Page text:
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Jun 13, 2008

The Other Web 2.0 War -- Social Network vs. eMail

Facebook No Longer The Second Largest Social Network

It was sort of inevitable given Facebook’s monster growth over the last few years, but April 2008 was the milestone: Facebook officially caught up to MySpace in terms of unique monthly worldwide visitors, according to data released by Comscore and shown above. Both services are attracting around 115 million people to their respective sites each month...

MySpace: Check Out Our Redesign! Facebook: Check Out Our Huge Developer Conference!

chess.jpgDueling announcements from social networking's biggest players today: MySpace (NWS) announced that it was overhauling its design, while Facebook announced that it would be holding its second annual F8 developers' conference July 23rd.

It's possible that the timing of the two items are unrelated, but the news is very much intertwined, because the sites' fortunes are very much intertwined. MySpace's overhaul, for instance, comes on the heels of Facebook's overhaul: MySpace's do-over is designed in part to make it look more Facebook-y, while Facebook's facelift is designed to make it look less MySpace-y.

And Facebook's first F8 conference, held last spring, was the event that truly separated the network from the rest of the pack, by opening up its platform to outside developers -- a move that MySpace emulated earlier this year. Anyone want to venture guesses about what Facebook will announce this go-round? The comments section is all yours.

Redesign A First Step In Bringing Order To The MySpace Chaos

Los Angeles based social network MySpace, which has 115 million monthly visitors worldwide (Comscore, April 2008), will be launching a redesign of its site next week. The first phase of the project, internally called “MySpace 2.0,” will launch on Wednesday June 18.

The changes affect five major areas of the service: homepage, navigation, profile editor, search and the MySpaceTV Flash player...

Microsoft’s 320 million anti-Google weapons

Yesterday I was sitting in Brian Hall’s office when the Yahoo/Google news was breaking. Who’s he? The guy at Microsoft who runs most of the non-search Windows Live stuff. You know, Hotmail, Messenger, Spaces, and a bunch of other stuff.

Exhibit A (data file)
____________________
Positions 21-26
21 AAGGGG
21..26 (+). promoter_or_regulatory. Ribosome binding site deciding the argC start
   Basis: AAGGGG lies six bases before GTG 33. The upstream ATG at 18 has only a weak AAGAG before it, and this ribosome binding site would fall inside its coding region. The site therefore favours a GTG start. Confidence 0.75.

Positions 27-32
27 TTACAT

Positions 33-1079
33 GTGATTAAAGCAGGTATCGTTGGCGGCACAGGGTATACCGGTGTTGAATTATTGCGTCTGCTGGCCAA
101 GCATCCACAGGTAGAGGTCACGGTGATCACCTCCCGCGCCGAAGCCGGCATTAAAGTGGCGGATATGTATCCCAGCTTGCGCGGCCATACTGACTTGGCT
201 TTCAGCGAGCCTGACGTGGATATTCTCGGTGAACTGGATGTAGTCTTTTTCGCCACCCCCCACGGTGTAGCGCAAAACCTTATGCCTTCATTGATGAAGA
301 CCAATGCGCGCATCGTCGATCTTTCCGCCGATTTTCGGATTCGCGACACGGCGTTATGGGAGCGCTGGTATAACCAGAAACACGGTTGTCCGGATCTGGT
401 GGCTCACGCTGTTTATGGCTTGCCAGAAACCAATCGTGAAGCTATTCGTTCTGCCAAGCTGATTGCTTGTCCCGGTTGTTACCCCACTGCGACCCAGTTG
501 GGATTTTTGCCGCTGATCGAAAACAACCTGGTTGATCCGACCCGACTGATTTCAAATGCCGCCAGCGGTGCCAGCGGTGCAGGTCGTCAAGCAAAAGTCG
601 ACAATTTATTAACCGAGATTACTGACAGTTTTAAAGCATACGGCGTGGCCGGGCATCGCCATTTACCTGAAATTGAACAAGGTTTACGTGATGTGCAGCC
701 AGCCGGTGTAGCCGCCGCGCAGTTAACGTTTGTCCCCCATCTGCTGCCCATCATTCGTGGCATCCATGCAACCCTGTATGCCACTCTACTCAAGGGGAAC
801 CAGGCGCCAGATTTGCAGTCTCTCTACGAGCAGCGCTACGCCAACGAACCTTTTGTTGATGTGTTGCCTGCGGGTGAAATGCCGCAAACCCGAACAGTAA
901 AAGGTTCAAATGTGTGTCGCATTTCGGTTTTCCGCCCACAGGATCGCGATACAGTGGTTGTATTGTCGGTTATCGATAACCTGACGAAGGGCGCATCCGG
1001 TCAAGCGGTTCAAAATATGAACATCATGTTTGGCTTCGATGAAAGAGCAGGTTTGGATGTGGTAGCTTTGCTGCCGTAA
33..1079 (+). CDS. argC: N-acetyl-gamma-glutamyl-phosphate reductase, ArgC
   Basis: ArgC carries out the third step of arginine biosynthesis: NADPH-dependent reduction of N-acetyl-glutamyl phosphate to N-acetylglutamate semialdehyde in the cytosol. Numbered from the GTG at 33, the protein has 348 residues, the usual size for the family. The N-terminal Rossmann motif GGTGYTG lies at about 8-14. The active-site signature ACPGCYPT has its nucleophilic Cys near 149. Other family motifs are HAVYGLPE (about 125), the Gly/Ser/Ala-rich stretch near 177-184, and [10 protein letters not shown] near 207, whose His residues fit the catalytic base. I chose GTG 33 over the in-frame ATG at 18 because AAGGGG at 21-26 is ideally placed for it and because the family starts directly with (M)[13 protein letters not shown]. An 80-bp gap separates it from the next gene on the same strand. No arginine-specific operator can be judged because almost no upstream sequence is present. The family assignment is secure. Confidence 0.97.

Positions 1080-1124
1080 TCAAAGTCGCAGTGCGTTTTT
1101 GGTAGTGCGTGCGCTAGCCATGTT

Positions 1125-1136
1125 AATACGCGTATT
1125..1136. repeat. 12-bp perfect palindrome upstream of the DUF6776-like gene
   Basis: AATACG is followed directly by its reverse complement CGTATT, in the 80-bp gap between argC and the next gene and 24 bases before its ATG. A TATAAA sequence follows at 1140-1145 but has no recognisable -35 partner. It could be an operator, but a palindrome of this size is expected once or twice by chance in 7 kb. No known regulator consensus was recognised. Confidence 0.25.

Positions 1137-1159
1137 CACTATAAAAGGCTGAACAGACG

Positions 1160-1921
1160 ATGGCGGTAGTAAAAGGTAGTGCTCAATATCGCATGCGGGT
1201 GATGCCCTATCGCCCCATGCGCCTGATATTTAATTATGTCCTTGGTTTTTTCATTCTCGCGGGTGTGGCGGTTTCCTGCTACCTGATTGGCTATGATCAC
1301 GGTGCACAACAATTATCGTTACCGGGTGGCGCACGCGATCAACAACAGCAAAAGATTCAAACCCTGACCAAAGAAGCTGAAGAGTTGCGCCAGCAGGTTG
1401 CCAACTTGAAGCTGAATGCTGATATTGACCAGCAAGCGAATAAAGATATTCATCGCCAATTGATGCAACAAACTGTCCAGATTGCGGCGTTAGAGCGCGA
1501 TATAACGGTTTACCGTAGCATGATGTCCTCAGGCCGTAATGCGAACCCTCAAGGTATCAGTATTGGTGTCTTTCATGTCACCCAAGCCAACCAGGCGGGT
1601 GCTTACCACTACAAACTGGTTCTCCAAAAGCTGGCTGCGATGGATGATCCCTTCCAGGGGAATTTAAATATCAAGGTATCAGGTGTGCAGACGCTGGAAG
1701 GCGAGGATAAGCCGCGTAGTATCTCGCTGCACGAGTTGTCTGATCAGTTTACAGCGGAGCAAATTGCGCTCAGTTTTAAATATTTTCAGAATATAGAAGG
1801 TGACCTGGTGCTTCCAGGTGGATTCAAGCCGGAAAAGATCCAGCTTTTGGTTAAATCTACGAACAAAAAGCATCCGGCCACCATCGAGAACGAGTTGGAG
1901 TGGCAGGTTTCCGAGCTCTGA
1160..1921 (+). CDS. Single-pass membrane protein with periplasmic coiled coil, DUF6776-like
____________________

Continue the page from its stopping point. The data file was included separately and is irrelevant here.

We filmed a little fun cell phone video, but our longer interview will be up sometime over next few weeks.

In that he told me what Microsoft is going to do now that the Yahoo deal fell through. He admitted that he was one of the guys working on that deal.

His number one weapon to use against Google?

The 320 million active users of Hotmail and Messenger. That’s 320 million people who have signed into these services in the past 30 days (which, by the way, is WAY up from when I worked at Microsoft — when I worked at Microsoft they were saying 150 to 200 million). Keep in mind that Facebook looks like they just passed 100 million users, so you can see that these are still very popular services.

The trick is how do you get an email user turned into a user of a larger set of services...

Google Friend Connect Disabled By Facebook

Google is taking a big shot at Facebook in the PR war over data portability and social network interoperability. I signed in to Google Friend Connect, implemented on the Go2Web2.0 blog, and saw this:

Google Friend Connect Diabled By Facebook

Normally, you wouldn’t list a service that isn’t a partner, but in this case Google chose to list Facebook and let users know loud and clear that they can’t connect to their friends on Facebook because the feature has been DISABLED BY FACEBOOK.

Ed: Where is Yahoo with eMail, IM, 360, Del.icio.us, Flickr, MyBlogLog, Pipes, ... ???

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